I’m not a Binay dummy, says Chinese-Filipino businessman Antonio Tiu
MANILA, Philippines–“I am not a dummy.”
Chinese-Filipino businessman Antonio Tiu issued the statement on Monday after senators advised him to admit fronting for Vice President Jejomar Binay on the ownership of a 350-hectare property in Batangas province.
Tiu, executive chair of AgriNurture Inc. (ANI), said that his accusers were wrong and that he would prove his innocence when he appears before the Senate blue ribbon subcommittee investigating the Vice President’s alleged hidden wealth.
“I am not a dummy. I am engaged in legitimate business here and abroad primarily on agriculture. I made my fortune through sheer hard work and my determination to succeed. If we really want to count the number of farmers we have been providing jobs and markets, it will run into more than 100,000,” Tiu said.
The businessman explained that he was getting his primary revenues from the export of banana, mango and coconut water.
He also claimed that he pioneered the postharvest facility, processing and marketing of coconut water, and is promoting the processing and export of tamarind.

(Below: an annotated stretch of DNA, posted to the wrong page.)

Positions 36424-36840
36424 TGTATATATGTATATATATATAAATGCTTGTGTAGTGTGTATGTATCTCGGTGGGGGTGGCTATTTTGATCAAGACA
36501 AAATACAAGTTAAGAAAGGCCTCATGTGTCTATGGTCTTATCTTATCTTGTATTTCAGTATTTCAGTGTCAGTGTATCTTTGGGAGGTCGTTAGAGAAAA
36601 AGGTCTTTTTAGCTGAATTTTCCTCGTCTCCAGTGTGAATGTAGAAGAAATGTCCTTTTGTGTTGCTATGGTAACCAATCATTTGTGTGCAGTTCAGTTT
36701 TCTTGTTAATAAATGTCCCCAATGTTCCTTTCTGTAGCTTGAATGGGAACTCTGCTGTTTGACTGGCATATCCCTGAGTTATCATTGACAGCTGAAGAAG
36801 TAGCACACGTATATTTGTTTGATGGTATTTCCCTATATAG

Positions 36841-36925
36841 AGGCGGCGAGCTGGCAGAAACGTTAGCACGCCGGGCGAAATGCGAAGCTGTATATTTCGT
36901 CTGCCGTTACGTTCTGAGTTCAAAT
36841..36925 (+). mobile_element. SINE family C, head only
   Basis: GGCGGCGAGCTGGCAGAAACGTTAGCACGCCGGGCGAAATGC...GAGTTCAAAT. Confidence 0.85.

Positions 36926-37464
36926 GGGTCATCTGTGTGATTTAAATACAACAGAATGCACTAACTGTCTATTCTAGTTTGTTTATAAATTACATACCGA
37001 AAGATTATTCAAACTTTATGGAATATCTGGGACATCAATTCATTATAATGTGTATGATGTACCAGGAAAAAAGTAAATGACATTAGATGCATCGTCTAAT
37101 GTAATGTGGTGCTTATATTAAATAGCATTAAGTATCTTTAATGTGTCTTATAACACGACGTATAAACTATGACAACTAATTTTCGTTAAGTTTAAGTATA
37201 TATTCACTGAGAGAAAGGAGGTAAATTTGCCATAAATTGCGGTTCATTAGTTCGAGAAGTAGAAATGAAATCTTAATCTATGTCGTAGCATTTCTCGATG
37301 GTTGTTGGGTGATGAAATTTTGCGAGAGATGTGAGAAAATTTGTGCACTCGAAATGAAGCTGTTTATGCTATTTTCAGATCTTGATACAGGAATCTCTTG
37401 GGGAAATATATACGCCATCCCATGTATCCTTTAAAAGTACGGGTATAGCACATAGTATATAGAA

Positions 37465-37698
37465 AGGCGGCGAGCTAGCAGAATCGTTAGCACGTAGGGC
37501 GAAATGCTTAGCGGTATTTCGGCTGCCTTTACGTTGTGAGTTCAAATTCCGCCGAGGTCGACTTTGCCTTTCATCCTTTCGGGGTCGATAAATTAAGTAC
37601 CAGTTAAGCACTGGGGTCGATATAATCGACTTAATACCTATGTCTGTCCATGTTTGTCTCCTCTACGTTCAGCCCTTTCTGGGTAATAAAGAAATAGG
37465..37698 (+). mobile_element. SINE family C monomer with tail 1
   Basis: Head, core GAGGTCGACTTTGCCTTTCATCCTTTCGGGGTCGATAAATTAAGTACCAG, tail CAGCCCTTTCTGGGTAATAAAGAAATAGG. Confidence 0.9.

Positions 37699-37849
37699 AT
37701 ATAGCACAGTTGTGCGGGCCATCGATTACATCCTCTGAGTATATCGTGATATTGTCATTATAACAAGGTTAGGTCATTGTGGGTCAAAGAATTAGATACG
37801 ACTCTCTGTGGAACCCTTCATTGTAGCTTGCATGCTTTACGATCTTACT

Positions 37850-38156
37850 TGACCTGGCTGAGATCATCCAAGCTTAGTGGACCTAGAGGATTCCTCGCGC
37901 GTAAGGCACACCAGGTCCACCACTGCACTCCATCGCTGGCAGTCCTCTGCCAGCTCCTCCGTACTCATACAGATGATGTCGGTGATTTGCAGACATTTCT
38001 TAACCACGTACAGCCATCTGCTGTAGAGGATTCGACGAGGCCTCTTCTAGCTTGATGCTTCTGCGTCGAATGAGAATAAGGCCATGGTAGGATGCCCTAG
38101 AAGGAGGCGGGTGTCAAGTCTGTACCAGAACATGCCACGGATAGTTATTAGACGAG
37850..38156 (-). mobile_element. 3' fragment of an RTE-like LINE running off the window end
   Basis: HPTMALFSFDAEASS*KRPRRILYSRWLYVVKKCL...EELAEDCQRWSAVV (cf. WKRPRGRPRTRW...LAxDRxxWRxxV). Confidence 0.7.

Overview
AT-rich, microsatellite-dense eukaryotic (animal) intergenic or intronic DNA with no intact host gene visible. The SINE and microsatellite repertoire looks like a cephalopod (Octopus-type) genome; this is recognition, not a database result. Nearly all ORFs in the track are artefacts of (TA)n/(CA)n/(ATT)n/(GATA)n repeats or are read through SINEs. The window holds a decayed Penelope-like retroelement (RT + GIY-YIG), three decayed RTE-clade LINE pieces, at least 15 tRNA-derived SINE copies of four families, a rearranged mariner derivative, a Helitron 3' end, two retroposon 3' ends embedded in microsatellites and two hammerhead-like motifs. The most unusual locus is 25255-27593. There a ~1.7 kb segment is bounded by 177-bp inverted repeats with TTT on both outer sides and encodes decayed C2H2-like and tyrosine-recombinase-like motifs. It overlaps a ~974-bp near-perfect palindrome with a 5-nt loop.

“I have a joint venture with China’s biggest agricultural firm Beidahuang in 2010. It has invested in developing hybrid rice in the Philippines to augment the rice shortage. Over the years, Beidahuang has spent more than
$10 million in the field of research and development,” he added.
His name was recently dragged into the Binay controversy when he was accused of covering up and acting as front for the Vice President’s property in Rosario, Batangas, where the businessman’s Sunchamp agri-nature farm is also located.
At the Senate hearing last week, former Makati Vice Mayor Ernesto Mercado accused Tiu of acting as a dummy for Binay in the ownership of the Batangas property.
In a joint statement, ANI employees, suppliers and distributors said that the Senate could file the appropriate charges against Binay if he committed any crime but asked it to not play with their lives “for the sake of political grandstanding.”
“We collectively represent around 5,000 people whose livelihood solely depends on ANI. From the rank-and-file employees of ANI to its suppliers and distributors of fruits and vegetables, seasonal farmers, contract growers and other allied agricultural and nonagricultural service providers, we are the engine that has made ANI one of the country’s biggest distributor and exporter of agricultural products,” the group’s statement read.
The ANI employees, suppliers and distributors claimed that their livelihood and the lives of their families were “at serious risk” because of the accusations that Tiu and ANI were Binay’s dummies.–Maricar B. Brizuela
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